Liked by 2 people

  2. The lyrics are not intended to make all that much sense, as many of them were taken from drunken conversations Harrison had with Ringo Starr, although some of them could be about Patty Boyd Harrison, who George ended up driving away. Patty said that George wasn’t there for her, although he seemed to have plenty of time for other women. Ringo Starr was walked in drunk, and he contributed some of the lyrics by saying, “the swans, that they live in the park”.

    Liked by 2 people

  3. Hands-down one of my favorite Cream songs. I love Clapton’s swirling guitar sound and how he used a Leslie speaker cabinet to create it!

    That clip about the Leslie, which makes the geek in me happy, would be perfect to add to my previous feature on the Hammond. That being said, my technical understanding is fairly limited. I still love watching clips explaining how music gear works. This particular clip does a great job!

    And that magic Hammond sound – always gives me goosebumps!

    Liked by 3 people

    1. The Leslie makes guitars Beatle-ly to me. I love tha sound. Yes the Hammond has that deep rich tone and yea…that swirling adds to it.

      I wanted to buy that Leslie so much but…way out of my price range.

      Liked by 2 people

      1. Man, getting that Leslie would have been cool, Max. I would love to have a Hammond B-3 with a Leslie. Of course, I have no friggin’ clue how to play it, but that’s a minor detail! 🙂

        I’d put the gear in my living room just to look at it. My wife would finally declare me completely insane and who knows what would happen next!

        Liked by 1 person

      2. Ah…yea that is just a minor detail! You would get that sound! I would play a guitar through it…constantly!
        Yea I got a Mazda RX7 car before….I told people if if broke down…I would just look at in the drive lol. I know how you feel.

        Liked by 1 person

      3. Plus, as Hammond expert Booker T Jones explained, with a Hammond you need to hold the keys. I guess I could manage to hold a key or two, turn up the volume and get that Leslie going! 🙂

        And, hey, even though I suck on the electric, I can fake the riff for “Smoke on the Water” and it kinda sounds like it. At least, I’d probably get a swirling tone out of that Hammond!

        Liked by 1 person

      4. Oh yea we both could fake it on the organ. You could rattle the walls just holding one key down.

        Just play a few chords on guitar and it would be that heavenly sound.

        Liked by 1 person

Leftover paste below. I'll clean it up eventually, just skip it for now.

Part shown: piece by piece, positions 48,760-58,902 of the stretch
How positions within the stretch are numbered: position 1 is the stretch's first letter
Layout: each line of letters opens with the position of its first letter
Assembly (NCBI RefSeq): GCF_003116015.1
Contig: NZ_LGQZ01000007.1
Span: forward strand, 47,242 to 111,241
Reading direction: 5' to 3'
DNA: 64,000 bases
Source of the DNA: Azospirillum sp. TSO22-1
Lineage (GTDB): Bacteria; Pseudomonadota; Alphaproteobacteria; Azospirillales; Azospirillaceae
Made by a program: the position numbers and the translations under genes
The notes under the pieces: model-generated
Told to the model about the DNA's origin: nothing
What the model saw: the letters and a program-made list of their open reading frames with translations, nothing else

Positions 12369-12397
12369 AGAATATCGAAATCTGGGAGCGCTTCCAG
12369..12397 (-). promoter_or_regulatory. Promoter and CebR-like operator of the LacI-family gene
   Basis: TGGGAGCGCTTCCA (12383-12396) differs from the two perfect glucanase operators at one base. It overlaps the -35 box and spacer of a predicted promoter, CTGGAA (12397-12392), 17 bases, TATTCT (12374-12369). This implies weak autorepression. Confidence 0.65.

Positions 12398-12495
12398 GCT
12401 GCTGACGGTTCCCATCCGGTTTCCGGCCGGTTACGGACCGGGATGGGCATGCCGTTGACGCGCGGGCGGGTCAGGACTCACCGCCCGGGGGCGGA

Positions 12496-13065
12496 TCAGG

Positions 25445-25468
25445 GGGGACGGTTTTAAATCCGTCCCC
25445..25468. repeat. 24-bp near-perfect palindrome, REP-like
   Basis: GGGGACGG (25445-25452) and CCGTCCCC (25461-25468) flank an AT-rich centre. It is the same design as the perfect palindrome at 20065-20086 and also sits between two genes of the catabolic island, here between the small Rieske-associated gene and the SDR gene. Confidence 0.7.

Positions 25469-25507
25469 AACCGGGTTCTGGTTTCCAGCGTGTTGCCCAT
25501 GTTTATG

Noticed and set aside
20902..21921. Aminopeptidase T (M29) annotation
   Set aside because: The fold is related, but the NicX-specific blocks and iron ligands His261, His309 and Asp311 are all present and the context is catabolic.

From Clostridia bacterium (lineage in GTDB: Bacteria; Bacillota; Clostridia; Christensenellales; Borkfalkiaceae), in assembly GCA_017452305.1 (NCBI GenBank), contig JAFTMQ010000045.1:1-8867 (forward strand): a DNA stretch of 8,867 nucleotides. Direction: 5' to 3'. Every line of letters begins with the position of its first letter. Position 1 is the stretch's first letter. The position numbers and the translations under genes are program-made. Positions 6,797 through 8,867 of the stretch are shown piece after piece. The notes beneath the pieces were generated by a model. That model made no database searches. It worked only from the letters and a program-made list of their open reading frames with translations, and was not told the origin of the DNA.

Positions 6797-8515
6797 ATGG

5. You just answered my question whether or not you bought it. I am a geek sometimes also and enjoyed watching the mechanics of it being explained and listening to how it sounds. Both of them sound good but the 147 superior and very awesome sound effect with the organ.

        Liked by 2 people

      6. It makes an organ really special… I’m glad you enjoyed it. I didn’t know people would enjoy that. It’s one of the things I keep hoping I find in an estate sale or flea market… I can emulate the sound with a box but I love having the real thing. I have sixties and seventies amps also… that history is fun to have.

        Liked by 2 people

  4. Thanks for the Leslie Speaker info Max. I never knew any of that although I was familiar with the sound when used with the organ. I must admit that I quite like the slow spin but the fast spin sound I have always associated with Mickey Mouse and have no idea why! Perhaps Disney used it somewhere. I much prefer the speaker when used with the guitar as in Cream. With the Leslie Speaker and the Clavinet I’m getting quite an interesting education!

    Liked by 1 person

    1. I really wanted that Leslie but I just couldn’t see handing over $2500 or $3000 for it.
      I bet it was a swirling organ in a Disney cartoon or film.

      I do like how it sounds on a guitar.

      Liked by 1 person

  5. Great column ! My favorite “clapton” song from the 60s (perhaps George Harrison had the magic touch… I like other Cream and Yardbirds stuff but not as much as this song) … I never knew how it came to be called ‘Badge’, nor the role that Leslie Speaker played. Very cool!

    Liked by 1 person

  6. I’m not sure if I knew Geo (and Ringo) helped write it. I just went to wiki to see who played what and see Geo played rhythm guitar and also this note: Geo “credited, for contractual reasons, as ‘L’Angelo Misterioso’.) ” You know how I feel about Cream, both as a group and each musician in it. Great song choice to write about today — it’s a good’n.

    Liked by 1 person

    1. Thanks Lisa… I would have loved to have been at that writing session. Oh yes about the name that Harrison used… thanks for bringing that up.

      Liked by 1 person